Central Limit Theorem, or CLT, is taught in every STATS101 class. A typical way of introducing this topic is by presenting the formulae, discussing the assumptions, and going through a couple of calculations involving the normal density function. What’s missing is CLT’s relevance for data scientists’ day-to-day work. Let me try to point it out.
A short primer on why can reject hypotheses, but cannot accept them, with examples and visuals.
Hypothesis testing is the basis of the classical statistical inference. It’s a framework for making decisions under uncertainty with the goal to prevent you from making stupid decisions — provided there is data to verify their stupidity. If there is no such data… ¯\_(ツ)_/¯
The goal of hypothesis testing is to prevent you from making stupid decisions — provided there is data to verify their stupidity.
The catch here is that you can only use hypothesis testing to dismiss a choice as a stupid…
Recently, I couldn't help but notice something alarming about the popular machine learning books. Even the best titles that do a great job explaining the algorithms and their applications, tend to neglect one important aspect. In cases where statistical rigor is needed to do things properly, they often suggest dangerously over-simplified solutions, causing severe headache to a statistician-by-training such as myself, and detrimentally impacting the machine learning workflow.
Even the best machine learning books tend to neglect topics in which statistical rigor is needed to do things properly, proposing dangerously over-simplified solutions instead.
A couple of weeks back, I have…
I’ve been reading a popular book on machine learning recently. Once I reached the chapter on feature engineering, the author noted that, since most machine learning algorithms require numeric data as input, categorical variables need to be encoded as numeric ones. For instance, to paraphrase the example, we could encode a categorical variable education_level which takes the values: elementary, high_school, university, as numbers 1, 2, and 3, respectively. At that point, even though I’m an ML Engineer by trade, I heard the inner statistician-by-training within me cry out loud! Do people just run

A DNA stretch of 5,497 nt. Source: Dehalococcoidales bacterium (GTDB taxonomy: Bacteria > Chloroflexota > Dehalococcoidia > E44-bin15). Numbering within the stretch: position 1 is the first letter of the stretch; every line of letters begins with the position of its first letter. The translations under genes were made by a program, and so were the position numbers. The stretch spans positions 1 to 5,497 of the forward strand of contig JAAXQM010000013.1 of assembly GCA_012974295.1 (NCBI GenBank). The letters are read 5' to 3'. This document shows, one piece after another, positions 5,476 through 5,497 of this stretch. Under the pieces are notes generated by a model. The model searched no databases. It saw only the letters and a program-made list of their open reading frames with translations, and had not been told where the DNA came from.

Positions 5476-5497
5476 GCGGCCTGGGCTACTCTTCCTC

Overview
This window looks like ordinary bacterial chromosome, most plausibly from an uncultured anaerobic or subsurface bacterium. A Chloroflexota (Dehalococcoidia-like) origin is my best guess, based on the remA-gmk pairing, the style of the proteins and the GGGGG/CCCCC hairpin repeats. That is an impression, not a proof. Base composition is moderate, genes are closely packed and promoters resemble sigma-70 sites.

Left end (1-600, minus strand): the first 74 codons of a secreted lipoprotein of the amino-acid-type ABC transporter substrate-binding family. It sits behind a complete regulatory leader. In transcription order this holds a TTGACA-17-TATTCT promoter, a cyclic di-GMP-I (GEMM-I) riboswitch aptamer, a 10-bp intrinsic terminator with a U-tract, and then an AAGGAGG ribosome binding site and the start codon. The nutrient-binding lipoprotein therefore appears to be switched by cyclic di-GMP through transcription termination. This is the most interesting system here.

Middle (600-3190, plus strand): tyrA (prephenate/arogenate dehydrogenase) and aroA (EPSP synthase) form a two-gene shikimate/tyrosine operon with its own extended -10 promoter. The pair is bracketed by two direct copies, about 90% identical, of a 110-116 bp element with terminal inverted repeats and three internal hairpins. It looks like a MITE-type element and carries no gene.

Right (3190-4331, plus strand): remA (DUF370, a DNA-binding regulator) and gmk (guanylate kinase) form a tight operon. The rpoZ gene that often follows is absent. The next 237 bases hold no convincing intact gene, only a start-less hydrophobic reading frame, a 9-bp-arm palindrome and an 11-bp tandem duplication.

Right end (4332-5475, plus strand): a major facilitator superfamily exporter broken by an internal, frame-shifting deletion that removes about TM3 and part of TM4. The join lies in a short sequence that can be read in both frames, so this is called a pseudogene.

The learning rate is arguably the most important hyperparameter to tune in a neural network. Unfortunately, it is also one of the hardest to tune properly. But don’t despair, for the Learning Rate Finder will get you to pretty decent values quickly! Let’s see how it works and how to implement it in TensorFlow.
There ain’t no such thing as a free lunch, at least according to the popular adage. Well, not anymore! Not when it comes to neural networks, that is to say. Read on to see how to improve your network’s performance with an incredibly simple yet clever trick called the Monte Carlo Dropout.
The magic trick we are about to introduce only works if your neural network has dropout layers, so let’s kick off with briefly introducing these. Dropout boils down to simply switching-off some neurons at each training step. At each step, a different set of neurons are switched off…
I have been working on this project recently in which a couple of docker containers are built along the way and they end up being sent to different third-party servers. Due to privacy reasons, some specific files must not be sent to particular servers. Hence, each container has its own blacklist of files it should not accept inside. This should be handled by the .dockerignore files, except that my .dockerignores got, well, ignored (no pun intended).
It took me hours to find the solution, which, obviously, turned out to be a one-liner.
I hope I can save you some miserable…
You may have heard about the so-called kernel trick, a maneuver that allows support vector machines, or SVMs, to work well with non-linear data. The idea is to map the data into a high-dimensional space in which it becomes linear and then apply a simple, linear SVM. Sounds sophisticated and to some extent it is. However, while it might be hard to understand how the kernels work, it is pretty easy to grasp what they are trying to achieve. Read on to see it for yourself!
I don’t use SQL very often and every time I need it, I find myself googling for the syntax of even the most basic operations. To help myself out, I have put together a cheat sheet of useful queries, all in one place. I hope you will find it useful, too.
The queries are in Postgres, but the patterns are translatable to other SQL flavors. The notes are based on the great DataCamp courses, such as Introduction to SQL, Joining Data in SQL, and Introduction to Relational Databases in SQL, as well as on my own StackOverflow searches. Enjoy!
Most machine learning models for classification output numbers between 0 and 1 that we tend to interpret as probabilities of the sample belonging to respective classes. In scikit-learn, for instance, we can obtain them by calling a
predict_proba() method on the model. Proba, like in ‘probabilities’, right? These numbers typically sum up to one for all classes, confirming our belief that they are probabilities. But are they? Well, usually no, and here is why.